TSH is a hormone secreted by the pituitary gland. TSH tells the thyroid gland to make thyroid hormones. Measuring the levels of TSH in the blood is used to evaluate thyroid function and diagnose and monitor thyroid abnormalities and disease.
Thyroxine is a hormone produced by the thyroid gland. If the thyroid gland is under active and does not produce enough T4, then the patient can experience symptoms such as weight gain, dry skin, cold intolerance, irregular menstruation, and fatigue. If the thyroid gland is overactive and produces too much T4, the patient can experience symptoms such as increased heart rate, anxiety, weight loss, difficulty sleeping, and tremors in the hands.
This test can help interpret T4 and T3 results and measures the level of proteins that carry the thyroid hormone in the blood.
TPO – Thyroid Peroxidase
Testing for thyroid antibodies, such as thyroid peroxidase antibody (TPO), is primarily ordered to help diagnose anautoimmune thyroid disease and to distinguish it from other forms of thyroid dysfunction. Thyroid autoantibodies develop when a person’s immune system mistakenly targets components of the thyroid gland or thyroid proteins, leading to chronic inflammation of the thyroid (thyroiditis), tissue damage, and/or disruption of thyroid function.
Triiodothyronine (T3) is one of two major hormones produced by the thyroid gland, a small butterfly-shaped organ that lies flat across the windpipe at the base of the throat. The other major thyroid hormone is called thyroxine (T4) and together they help control the rate at which the body uses energy. Almost all of the T3 (and T4) found in the blood is bound to protein. The rest is free (unbound) and is the biologically active form of the hormone. Tests can measure the amount of free T3 or the total T3 (bound plus unbound) in the blood.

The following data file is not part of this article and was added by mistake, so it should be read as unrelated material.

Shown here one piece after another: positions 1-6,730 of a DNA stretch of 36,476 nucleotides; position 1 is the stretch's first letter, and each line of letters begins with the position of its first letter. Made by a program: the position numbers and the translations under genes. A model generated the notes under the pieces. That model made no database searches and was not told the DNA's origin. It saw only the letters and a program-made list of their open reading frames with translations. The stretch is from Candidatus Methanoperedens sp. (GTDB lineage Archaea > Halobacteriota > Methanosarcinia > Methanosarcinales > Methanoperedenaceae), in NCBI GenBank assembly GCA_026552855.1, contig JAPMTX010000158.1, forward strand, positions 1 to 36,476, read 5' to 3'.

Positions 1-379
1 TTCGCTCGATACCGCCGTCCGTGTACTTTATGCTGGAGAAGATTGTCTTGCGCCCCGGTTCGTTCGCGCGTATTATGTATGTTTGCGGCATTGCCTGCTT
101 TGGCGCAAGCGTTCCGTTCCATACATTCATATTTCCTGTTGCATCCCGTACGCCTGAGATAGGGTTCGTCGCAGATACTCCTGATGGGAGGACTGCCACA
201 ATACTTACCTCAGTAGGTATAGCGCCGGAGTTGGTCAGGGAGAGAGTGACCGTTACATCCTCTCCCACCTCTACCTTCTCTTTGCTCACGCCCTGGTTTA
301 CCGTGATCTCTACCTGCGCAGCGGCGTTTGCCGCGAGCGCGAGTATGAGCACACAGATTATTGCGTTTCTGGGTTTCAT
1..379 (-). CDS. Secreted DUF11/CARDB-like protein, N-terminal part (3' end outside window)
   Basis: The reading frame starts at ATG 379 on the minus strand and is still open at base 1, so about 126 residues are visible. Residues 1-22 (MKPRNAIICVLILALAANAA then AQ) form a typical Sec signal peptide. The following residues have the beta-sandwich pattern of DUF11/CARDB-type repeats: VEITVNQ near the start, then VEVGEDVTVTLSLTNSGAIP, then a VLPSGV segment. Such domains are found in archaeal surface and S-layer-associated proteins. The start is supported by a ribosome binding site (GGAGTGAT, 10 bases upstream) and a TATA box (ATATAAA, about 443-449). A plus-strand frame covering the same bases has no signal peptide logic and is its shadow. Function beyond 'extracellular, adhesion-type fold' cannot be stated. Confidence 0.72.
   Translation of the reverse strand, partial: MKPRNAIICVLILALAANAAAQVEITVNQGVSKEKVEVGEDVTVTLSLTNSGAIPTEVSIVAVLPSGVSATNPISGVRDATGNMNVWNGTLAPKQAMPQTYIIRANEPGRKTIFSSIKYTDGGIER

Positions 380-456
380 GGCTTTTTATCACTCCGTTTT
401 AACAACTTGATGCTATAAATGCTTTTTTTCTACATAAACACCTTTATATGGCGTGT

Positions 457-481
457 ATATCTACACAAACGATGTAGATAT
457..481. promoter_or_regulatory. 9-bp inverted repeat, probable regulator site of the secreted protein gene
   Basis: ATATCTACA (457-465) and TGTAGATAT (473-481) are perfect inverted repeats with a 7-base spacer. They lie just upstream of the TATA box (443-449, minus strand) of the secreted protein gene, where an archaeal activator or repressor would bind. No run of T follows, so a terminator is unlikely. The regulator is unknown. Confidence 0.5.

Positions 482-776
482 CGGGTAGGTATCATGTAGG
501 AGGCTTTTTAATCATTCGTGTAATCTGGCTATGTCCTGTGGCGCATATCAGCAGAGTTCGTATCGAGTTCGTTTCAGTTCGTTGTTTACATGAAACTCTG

Explains how the free T4 test is used, when a free T4 test is ordered, and what the results of a free T4 test might mean. Free thyroxine (free T4) tests help evaluate thyroid function and diagnose thyroid diseases, including hyperthyroidism and hypothyroidism after discovering the thyroid stimulating hormone (TSH) level is abnormal.
Thyroidglobulin/ anti Thyroidglobuli
These antibodies destroy thyroid tissue. This test can find out if you have these antibodies. High levels of antithyroid antibodies may mean that you haveautoimmune hypothyroidism (Hashimoto’s thyroiditis). Or you may have autoimmune hyperthyroidism (Graves’ disease).